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A gift from Japan takes root in Sebastopol

Tuesday, May 22nd, 2012 | Posted by


BY CHRIS SMITH/The Press Democrat

The Consul General of Japan traveled to Sebastopol from San Francisco this past weekend to present Sonoma County a living gift of gratitude.


Taking part in the ceremonial planting of the cherry tree from Japan are, from the left, "Pasta King" Art Ibleto, Enmanji Buddhist Temple board President Kent Matsuda, Sebastopol Mayor Guy Wilson, Japanese Consul General from San Francisco Hiroshi Inomata, Sonoma County Japanese American Citizens League President Michael Bryant and Leaf Roberts of Sebastopol World Friends.

Hiroshi Inomata gave the county a young cherry tree during a benefit meal at the Enmanji Buddhist Temple that for a second year raised donations for victims of last year’s massively destructive earthquake and tsunami in Japan.

The gift recognizes the friendship and generosity that Sonoma County people have extended to Japan not only since the disaster, but over the course of recent decades.

Japan is making gifts of cherry trees to communities throughout America to commemorate both the caring shown since the disaster and the anniversary of Japan’s presentation to the U.S. of more than 3,000 cherry trees in 1912. Most of those trees were planted along Washington, D.C.’s Tidal Basin.

“Cherry trees are part of the legacy of the friendship between Japan and the United States,” In0mata told the crowd at the temple on Gravenstein Highway South.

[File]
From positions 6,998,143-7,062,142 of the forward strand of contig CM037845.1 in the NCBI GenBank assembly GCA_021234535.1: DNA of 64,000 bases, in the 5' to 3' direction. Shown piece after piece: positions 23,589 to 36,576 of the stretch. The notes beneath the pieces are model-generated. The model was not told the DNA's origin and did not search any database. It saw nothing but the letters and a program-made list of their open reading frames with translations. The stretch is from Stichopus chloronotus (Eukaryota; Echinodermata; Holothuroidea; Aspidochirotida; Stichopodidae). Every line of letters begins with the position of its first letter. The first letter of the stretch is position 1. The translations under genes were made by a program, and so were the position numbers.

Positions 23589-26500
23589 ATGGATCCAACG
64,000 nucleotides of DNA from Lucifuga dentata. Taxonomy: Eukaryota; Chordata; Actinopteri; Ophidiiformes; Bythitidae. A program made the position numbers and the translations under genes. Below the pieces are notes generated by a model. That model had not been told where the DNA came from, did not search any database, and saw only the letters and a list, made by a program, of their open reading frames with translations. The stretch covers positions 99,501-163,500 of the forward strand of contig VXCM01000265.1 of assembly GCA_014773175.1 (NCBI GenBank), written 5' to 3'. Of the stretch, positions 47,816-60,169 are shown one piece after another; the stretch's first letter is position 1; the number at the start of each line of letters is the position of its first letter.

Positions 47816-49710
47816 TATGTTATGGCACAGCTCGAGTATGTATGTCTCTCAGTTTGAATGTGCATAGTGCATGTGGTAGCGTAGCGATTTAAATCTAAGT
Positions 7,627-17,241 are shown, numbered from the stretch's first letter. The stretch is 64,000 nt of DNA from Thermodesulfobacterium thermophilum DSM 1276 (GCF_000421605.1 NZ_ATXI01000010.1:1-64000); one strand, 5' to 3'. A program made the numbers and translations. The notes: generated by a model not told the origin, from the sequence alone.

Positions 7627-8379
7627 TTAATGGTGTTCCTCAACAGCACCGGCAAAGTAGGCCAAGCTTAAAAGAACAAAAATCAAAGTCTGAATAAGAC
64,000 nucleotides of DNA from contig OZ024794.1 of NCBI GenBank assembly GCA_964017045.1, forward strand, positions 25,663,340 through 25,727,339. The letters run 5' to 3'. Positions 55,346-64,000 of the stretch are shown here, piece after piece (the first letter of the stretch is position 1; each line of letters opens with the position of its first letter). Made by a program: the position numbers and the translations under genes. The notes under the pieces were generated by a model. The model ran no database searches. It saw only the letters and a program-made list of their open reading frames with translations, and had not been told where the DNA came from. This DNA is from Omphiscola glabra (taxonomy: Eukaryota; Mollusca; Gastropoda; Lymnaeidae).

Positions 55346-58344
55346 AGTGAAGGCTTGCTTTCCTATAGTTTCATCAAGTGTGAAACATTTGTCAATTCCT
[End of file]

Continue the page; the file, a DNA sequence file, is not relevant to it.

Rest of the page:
“A century later, we decided to plant again,” he said.

The tree will grow just outside the temple’s community hall. Joining the consul general in a planting ceremony were Sebastopol Mayor Guy Wilson, Kent Matsuda, president of the temple’s board; Leaf Roberts of Sebastopol World Friends, Sonoma County Japanese American Citizens League President Michael Bryant and “Pasta King” Art Ibleto, who donated the meal served at disaster relief benefit.

  • Cleo

    a tree? every time it blooms in future years, Japan will get credit for an orignal Chinese plant and tradition

    • sue

      really? that’s your comment? how infantile. nothing serves humanity more than people coming together, showing gestures of care and compassion in whatever way they choose. seems most would consider it an honor to have such traditions shared across cultures. imo.

  • Andrea Granahan

    How very gracious of the Japanese. More couteous people do not exist.

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Andrea Granahan is our West County correspondent.
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